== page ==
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Article: The functions of our skin

Die Funktionen unserer Haut

The functions of our skin

If you browse for a suitable face cream or body care, you will be confronted with technical terms such as epidermis, antioxidants and free radicals. Of course, you can simply read over these passages and trust the manufacturer. However, it makes much more sense to take a brief look at the structure and processes of the skin. This makes many tips on skin health easier to understand and the quality of cosmetic products easier to assess.

Sophisticated sensory organ with many layers

Your skin basically consists of three layers, of which the so-called hypodermis is the deepest. It consists of an ensemble with blood vessels, nerves, connective tissue and fatty tissue. By the way, very few people are aware of the fact that the sun contains short-wave IR radiation, which is not warming and therefore not noticed. However, it is precisely these rays that reach the subcutaneous tissue and can cause damage that we perceive as sagging skin.

Above this is the elastic dermis, which is home to defense cells, blood vessels, sebaceous glands and hair roots. Various environmental influences such as the UV-A rays of sunlight penetrate to it and weaken, for example, the skin's own defenses and flexible fibers. This not least promotes the formation of wrinkles. It is obvious that clarifying care products against acne must be just as deeply effective as anti-aging cosmetics that soften existing signs of aging such as crow's feet.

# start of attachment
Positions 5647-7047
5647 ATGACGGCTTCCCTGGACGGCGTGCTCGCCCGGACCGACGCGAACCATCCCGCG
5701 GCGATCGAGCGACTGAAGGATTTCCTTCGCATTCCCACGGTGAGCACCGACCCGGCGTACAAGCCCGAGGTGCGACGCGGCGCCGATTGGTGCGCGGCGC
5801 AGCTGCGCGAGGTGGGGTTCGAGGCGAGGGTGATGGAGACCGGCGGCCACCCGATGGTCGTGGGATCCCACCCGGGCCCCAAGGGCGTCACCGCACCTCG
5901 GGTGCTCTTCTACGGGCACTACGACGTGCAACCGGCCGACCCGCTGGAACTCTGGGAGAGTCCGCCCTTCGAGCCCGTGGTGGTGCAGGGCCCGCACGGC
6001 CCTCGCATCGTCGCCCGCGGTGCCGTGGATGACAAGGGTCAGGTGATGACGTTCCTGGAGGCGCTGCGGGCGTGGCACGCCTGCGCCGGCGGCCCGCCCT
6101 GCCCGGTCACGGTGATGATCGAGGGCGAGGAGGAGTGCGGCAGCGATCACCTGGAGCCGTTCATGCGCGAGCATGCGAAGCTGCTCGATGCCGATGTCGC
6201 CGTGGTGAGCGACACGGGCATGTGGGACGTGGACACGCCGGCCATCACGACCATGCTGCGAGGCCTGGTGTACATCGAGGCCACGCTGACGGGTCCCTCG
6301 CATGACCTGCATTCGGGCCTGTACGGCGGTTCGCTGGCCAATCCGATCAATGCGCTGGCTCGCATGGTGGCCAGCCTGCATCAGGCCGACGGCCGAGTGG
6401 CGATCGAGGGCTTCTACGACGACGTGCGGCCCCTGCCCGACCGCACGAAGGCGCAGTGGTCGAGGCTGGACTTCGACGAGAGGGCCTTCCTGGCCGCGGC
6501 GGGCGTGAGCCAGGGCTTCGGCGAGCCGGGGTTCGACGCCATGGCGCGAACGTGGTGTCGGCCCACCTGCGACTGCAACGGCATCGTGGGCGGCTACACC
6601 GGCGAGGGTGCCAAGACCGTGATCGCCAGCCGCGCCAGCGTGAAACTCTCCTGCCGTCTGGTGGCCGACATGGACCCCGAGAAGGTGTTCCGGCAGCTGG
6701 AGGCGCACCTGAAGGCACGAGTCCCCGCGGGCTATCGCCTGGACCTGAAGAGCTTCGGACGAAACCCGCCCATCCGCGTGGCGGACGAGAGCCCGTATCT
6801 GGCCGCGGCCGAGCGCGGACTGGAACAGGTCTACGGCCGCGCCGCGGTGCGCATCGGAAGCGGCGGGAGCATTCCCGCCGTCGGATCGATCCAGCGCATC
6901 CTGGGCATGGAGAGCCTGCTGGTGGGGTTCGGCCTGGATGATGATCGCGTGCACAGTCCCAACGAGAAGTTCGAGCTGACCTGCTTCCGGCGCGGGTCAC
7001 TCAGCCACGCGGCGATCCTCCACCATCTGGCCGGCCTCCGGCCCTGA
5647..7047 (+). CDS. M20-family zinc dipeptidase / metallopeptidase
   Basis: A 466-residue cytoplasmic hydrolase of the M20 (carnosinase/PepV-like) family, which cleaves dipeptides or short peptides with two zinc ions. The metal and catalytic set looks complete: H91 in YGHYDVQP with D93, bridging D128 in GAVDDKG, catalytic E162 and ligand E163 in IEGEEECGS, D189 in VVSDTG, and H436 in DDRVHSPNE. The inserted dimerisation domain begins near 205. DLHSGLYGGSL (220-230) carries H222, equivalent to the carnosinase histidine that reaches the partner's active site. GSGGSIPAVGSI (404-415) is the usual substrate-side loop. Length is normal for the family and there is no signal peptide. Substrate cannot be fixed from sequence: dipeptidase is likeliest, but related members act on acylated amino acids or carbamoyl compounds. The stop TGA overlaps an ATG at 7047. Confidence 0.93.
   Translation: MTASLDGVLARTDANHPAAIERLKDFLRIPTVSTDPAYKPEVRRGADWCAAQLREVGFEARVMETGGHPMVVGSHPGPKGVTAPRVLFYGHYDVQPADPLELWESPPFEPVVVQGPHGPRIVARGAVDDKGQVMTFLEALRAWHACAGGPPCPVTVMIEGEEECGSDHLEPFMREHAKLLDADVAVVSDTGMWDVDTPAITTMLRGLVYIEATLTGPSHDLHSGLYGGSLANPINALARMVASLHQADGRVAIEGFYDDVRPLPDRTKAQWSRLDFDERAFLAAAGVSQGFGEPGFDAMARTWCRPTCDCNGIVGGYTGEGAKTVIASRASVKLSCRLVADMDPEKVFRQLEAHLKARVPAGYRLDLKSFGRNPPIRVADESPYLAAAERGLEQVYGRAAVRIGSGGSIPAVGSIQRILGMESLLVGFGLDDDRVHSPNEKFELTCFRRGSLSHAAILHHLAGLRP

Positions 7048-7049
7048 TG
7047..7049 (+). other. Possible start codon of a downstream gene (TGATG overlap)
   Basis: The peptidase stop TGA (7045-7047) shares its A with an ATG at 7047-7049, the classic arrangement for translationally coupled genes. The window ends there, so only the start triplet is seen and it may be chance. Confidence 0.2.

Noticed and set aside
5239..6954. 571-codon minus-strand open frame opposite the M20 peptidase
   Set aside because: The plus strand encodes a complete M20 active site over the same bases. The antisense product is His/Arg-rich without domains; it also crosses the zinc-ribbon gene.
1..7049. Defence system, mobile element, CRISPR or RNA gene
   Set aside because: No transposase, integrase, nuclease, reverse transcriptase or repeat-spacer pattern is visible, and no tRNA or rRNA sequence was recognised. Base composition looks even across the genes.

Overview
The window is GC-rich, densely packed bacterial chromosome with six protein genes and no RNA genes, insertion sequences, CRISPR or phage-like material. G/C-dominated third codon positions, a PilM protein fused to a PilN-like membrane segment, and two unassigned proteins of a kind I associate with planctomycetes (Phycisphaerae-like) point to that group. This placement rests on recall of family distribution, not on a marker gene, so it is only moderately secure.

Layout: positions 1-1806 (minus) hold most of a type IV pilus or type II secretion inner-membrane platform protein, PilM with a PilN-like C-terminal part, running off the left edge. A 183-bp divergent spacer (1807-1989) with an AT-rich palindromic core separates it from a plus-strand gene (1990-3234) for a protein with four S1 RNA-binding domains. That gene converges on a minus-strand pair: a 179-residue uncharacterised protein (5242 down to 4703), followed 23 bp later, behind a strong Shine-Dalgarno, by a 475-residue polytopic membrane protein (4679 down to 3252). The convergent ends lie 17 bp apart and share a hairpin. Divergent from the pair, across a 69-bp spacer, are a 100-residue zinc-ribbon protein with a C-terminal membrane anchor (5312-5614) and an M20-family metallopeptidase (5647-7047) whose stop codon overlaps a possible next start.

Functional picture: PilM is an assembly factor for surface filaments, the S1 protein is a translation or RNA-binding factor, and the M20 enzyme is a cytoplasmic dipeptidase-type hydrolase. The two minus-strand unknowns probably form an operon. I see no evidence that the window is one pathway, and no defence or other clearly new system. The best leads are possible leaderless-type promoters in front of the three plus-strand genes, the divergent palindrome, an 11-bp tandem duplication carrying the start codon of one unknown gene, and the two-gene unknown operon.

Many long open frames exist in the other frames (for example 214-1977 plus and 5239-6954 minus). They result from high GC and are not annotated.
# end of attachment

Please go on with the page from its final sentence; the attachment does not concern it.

Epidermis is the name given to the epidermis that rounds out the basic trio of skin layers. On more heavily protected areas such as the soles of the feet, it reaches a thickness of around 1.5 millimeters, while on the eyelids it measures only 0.04 millimeters. This explains why the eye area is much more sensitive and deserves special cosmetics. Since the epidermis is usually much less than one millimeter, this detail is all the more impressive: it consists once again of five layers that perform important tasks.

Protective mantle and constant renewal process

The epidermis is protected by a protective acid mantle that lies on top. This ensures, for example, that bacteria are denied access on the surface and water rolls off instead of penetrating. If you have already questioned why special active ingredient complexes are necessary to moisturize the skin while showering, this vital aspect explains the phenomenon. After all, without this effect, we would quickly swell up and then drown when walking in the constant rain. However, various external influences can ensure that this protective film is broken or is not sufficient and must be topped up with the appropriate care.